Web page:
Review of Dancing With Disorder by Andrew Lawes

When I picked up this book, I knew it would map out the plight of the mentally ill in some form or another, but I did not expect the intimate perspective, which delves deep into psychology and the emotions incumbent in major life changes, without losing the focus on character and dialogue.

The way it explores the interiority of fear and societal pressures with descriptive scenes and quick pacing made for an intriguing and mature look at the topic. The interior monologue is balanced with straightforward narration, which depicts a rich variety of experiences, along with an open-hearted attitude and graciousness. It communicates a deep understanding of troubled individuals who suffer from the challenges of mental disorders. Add to this figurative language and colorful interactions, and you have a very readable product. While the flights of fancy can get rather grandiose, the narrator is not without charm. It offers a valuable glimpse into institutions and the minds of those unfortunates who find themselves therein. Courageous, wise, humorous, and thought-provoking by turns. We’re introduced to quirky characters and shown a variety of believable attitudes. It reminded me in places of David Foster Wallace’s kooky institutionalized characters, though the comparison is one of atmosphere and tone. At bottom, the author managed to convey the originality of these people; no matter what situations they were in, they remain themselves. I could only conclude that it was written by someone who was at one point close to his subject matter.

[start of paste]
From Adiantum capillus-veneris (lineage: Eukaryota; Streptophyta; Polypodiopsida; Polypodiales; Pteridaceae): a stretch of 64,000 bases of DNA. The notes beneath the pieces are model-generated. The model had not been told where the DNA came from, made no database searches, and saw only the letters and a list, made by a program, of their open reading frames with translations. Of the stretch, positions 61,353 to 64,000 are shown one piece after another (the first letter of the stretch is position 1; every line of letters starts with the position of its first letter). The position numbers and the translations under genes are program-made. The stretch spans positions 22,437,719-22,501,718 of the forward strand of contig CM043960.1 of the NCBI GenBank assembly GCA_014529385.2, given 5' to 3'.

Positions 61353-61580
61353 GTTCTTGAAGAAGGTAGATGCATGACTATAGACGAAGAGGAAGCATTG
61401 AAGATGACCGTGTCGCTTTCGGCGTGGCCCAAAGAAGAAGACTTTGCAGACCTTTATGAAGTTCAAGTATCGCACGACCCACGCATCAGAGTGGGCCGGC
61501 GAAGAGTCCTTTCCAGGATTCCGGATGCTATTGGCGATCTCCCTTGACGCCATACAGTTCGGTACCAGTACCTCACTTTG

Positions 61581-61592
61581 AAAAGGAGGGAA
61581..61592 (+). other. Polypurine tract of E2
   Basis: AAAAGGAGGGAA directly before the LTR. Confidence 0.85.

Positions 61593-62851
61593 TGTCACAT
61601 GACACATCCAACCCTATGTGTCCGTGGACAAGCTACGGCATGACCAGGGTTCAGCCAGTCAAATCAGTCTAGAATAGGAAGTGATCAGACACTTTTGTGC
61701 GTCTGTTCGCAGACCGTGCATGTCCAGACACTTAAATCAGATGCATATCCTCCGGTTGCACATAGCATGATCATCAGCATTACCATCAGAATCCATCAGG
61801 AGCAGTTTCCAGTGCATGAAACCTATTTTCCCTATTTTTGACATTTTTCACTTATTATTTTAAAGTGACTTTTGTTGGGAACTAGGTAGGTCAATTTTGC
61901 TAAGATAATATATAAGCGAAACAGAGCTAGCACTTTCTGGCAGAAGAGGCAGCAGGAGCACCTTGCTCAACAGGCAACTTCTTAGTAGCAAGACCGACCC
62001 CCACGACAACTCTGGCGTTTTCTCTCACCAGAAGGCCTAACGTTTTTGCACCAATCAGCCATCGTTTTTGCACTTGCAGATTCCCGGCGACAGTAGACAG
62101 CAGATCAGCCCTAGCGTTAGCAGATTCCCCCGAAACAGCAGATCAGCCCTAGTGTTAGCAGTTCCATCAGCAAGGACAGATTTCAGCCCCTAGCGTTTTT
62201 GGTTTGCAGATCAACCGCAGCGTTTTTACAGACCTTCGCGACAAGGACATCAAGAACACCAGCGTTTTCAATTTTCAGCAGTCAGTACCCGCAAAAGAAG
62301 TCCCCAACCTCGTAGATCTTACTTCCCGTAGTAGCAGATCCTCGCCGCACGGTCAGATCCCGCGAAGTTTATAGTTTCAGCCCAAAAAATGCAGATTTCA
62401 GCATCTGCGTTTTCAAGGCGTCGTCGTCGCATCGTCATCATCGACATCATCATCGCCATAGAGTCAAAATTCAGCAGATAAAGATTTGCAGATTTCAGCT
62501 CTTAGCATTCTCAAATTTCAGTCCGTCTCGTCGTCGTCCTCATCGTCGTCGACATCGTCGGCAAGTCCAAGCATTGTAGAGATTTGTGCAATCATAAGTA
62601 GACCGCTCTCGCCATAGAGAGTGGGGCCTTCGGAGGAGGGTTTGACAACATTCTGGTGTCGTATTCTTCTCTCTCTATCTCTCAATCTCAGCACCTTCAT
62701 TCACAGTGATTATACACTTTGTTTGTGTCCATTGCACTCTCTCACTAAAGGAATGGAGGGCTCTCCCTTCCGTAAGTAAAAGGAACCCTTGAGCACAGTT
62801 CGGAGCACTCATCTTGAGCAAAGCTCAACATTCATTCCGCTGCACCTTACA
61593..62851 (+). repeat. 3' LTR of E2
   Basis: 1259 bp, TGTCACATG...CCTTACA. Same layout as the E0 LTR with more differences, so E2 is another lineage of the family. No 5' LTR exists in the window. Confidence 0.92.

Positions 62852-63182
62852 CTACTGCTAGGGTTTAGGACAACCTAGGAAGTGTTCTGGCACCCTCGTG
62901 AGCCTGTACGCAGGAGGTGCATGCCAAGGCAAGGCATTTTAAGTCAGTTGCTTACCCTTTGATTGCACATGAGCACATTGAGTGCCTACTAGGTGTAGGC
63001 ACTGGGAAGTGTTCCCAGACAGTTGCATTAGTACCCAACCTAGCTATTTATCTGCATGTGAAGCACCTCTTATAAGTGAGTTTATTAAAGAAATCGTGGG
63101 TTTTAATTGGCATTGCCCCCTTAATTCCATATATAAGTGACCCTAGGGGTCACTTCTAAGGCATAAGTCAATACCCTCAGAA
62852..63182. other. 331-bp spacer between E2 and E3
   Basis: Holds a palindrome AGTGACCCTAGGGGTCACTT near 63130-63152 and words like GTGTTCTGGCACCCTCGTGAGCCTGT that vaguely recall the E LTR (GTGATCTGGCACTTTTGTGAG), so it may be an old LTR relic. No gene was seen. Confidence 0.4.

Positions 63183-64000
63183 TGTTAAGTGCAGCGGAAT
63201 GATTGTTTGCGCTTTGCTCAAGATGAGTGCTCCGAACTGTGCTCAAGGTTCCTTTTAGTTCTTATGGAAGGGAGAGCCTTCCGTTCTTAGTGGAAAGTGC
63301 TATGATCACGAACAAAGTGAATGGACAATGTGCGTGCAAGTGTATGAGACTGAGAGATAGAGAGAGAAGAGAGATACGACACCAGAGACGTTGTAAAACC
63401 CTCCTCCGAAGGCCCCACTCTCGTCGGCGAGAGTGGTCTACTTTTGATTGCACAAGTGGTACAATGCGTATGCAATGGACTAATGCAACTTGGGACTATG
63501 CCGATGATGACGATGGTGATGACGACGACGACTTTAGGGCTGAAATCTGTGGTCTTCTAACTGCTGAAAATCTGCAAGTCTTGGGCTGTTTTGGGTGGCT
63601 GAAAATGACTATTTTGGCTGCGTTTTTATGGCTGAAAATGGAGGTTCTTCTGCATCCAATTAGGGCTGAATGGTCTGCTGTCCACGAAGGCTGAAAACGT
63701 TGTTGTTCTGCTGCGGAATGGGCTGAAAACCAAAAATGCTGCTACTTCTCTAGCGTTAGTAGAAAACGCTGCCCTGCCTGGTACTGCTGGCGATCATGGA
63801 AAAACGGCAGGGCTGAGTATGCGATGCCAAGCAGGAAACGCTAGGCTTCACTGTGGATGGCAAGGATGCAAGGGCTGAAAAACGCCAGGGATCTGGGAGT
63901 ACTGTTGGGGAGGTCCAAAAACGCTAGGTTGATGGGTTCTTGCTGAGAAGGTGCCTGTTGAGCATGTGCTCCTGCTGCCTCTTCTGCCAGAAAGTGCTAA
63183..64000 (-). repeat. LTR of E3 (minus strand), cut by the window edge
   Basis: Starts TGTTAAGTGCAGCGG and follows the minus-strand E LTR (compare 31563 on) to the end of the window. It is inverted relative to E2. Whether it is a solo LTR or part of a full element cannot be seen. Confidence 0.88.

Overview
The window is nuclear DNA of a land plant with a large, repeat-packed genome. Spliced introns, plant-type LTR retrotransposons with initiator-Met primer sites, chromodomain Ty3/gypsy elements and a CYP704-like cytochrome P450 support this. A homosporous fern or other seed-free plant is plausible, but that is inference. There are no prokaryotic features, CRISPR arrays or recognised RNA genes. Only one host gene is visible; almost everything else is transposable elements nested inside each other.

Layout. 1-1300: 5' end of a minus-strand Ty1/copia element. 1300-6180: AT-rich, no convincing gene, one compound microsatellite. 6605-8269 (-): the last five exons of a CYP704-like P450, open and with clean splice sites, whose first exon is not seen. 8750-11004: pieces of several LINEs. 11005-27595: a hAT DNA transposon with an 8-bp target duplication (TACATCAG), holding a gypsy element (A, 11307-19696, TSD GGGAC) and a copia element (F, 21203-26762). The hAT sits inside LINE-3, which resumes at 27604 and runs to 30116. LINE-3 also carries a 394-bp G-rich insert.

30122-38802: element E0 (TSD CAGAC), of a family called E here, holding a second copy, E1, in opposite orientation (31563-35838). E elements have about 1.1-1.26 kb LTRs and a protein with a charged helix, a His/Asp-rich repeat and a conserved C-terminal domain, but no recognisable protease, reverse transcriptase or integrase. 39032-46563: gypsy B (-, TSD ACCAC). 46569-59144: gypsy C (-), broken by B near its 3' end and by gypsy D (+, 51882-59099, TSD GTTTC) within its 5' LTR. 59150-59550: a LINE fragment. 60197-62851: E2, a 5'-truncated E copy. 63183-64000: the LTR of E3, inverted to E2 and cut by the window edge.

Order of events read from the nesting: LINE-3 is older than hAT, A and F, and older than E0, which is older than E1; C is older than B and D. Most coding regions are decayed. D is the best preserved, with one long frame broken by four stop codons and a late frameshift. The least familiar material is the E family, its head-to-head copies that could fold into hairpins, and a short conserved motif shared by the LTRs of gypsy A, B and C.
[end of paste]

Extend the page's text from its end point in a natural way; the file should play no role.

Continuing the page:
The realistic, idiosyncratic dialogue contains local flavor and provides an immersive quality to the streamlined prose. Amid all of these techniques, the author manages to tell a good story, which is really one composed of many small interlocking pieces, as in real life. It goes into how to navigate relationships and stressors, pursue recovery and harmony with one’s fellow sufferers, channeling nostalgia to inject life’s rough patches with a hypo of hope. An easy-to-read, surprising, and subtly moving chronicle, that charts social dynamics and private growth through characters you can grow to love.

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